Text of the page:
So far as I can find, the doctrine of Purgatory, as commonly understood today, was first formally defined at the Second Council of Lyon (1274), the Council of Florence (1438–1445), and later at the Council of Trent (1545–63). However, the Catholic Catechism says that since early Christians prayed for the dead we can assume it was for the purpose of their purification (purgation). They trace this back to prayer offerings for the dead in 2 Maccabees 12:42-44. However, that’s all a far cry from the later formal doctrines – Indulgences to gain time off Purgatory and so on.

      Here’s my personal opinion: Roman Catholics seem so often to have taken a negative approach to prayer for the dead. Of course purification is necessary over there, but shouldn’t we pray chiefly for their growth in love and holiness and joy in the Kingdom?

      Thanks again for your question.

  5. You mentioned the Lutheran lady who was afraid that her friend will go to hell. Calvinist and Lutheran protestans do not teach that you automatically will be with Christ after you die, but they teach that everything depends on how you lived, and you cannot change anything after you died. It is important to pay attention to the 10 commandments, pray and follow the Lord as much as you can – in this life.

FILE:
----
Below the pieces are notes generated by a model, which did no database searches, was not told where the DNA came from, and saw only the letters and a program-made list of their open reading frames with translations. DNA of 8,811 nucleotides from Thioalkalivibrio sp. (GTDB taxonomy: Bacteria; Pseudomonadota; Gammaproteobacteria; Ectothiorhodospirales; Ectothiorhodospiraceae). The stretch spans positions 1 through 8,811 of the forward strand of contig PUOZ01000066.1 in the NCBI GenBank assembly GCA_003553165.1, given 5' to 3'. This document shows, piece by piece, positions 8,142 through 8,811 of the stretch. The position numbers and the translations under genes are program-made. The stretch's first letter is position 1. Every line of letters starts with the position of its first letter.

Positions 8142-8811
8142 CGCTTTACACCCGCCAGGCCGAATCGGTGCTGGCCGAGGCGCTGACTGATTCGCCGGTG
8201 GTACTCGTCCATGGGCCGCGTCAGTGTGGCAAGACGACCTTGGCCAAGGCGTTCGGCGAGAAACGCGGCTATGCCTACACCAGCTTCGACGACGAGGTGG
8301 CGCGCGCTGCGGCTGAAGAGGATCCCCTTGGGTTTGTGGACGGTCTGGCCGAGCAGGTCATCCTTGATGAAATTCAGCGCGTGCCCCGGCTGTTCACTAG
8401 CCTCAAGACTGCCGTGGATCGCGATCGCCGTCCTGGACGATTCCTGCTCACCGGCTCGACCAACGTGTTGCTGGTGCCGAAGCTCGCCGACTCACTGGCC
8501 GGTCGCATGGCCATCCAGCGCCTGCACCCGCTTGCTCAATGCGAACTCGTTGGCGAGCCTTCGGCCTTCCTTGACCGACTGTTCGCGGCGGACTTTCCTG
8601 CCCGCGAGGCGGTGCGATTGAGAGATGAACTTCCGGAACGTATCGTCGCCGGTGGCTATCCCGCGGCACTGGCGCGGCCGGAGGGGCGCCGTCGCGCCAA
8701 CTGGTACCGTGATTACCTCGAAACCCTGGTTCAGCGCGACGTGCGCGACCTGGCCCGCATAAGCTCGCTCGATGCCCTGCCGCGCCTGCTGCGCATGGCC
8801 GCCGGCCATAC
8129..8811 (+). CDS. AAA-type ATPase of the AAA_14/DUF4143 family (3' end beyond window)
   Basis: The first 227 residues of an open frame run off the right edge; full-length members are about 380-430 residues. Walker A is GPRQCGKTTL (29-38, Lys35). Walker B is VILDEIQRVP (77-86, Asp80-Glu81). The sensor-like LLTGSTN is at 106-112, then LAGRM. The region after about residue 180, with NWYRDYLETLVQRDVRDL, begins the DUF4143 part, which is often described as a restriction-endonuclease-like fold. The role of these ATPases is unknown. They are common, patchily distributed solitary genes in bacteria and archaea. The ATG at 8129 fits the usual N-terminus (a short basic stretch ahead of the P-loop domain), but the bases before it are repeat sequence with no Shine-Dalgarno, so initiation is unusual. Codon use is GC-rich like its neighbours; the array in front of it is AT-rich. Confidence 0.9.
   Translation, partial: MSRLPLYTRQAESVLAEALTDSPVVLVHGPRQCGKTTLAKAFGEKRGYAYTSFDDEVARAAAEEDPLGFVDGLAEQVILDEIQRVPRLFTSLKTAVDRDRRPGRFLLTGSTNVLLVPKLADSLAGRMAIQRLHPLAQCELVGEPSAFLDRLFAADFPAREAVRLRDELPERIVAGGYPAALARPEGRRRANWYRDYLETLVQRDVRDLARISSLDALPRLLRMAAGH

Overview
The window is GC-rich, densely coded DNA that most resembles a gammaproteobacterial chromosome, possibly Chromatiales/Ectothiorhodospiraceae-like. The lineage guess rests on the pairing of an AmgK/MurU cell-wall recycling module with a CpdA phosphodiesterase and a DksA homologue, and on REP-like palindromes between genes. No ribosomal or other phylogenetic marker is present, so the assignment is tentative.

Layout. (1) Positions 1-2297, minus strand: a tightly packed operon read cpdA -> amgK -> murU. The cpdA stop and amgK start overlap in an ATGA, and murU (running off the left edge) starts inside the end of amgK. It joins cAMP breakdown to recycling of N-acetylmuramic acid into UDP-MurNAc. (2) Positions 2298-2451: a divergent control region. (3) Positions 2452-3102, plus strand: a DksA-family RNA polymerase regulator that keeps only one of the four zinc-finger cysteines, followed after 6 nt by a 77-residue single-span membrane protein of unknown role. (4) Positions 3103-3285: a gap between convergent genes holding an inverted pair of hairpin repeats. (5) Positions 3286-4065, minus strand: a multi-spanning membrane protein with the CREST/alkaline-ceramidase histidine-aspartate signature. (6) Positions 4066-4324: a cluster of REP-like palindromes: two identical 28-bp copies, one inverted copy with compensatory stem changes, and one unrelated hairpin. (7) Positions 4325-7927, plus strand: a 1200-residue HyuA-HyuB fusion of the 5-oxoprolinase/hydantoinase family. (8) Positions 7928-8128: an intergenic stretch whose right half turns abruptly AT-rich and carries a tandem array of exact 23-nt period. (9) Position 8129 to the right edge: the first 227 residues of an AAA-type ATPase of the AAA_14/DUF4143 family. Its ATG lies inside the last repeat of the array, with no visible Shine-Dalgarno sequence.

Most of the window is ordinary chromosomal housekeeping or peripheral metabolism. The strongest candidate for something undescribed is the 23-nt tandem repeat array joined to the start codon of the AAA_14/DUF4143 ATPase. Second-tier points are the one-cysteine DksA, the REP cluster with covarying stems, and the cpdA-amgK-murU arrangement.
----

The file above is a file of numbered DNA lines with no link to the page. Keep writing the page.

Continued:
I am protestant, my husband is orthodox. Many at his church do not read the bible and don’t know the commandments. However they are nice people and I like his church.

    1. I wish more Orthodox Christians knew the Holy Scriptures better – though some are quite versed in them. However the Scriptures don’t play quite the same role in Orthodoxy as they do in Protestant churches. I started looking seriously at Orthodoxy over 35 years ago, and I also found Orthodox people to be warm and welcoming – “nice people” indeed.

  6. Fr Bill,
    You say, “that before we can enter Heaven we need to be rid of our sins, and it helps to pray for others.” And again, “Heaven as we see it is not the reward for proper faith or good behavior. Heaven comes as the result of our growing into the perfection to which God calls us. We agree with Roman Catholics that after death we must continue to grow into the fullness of Salvation.”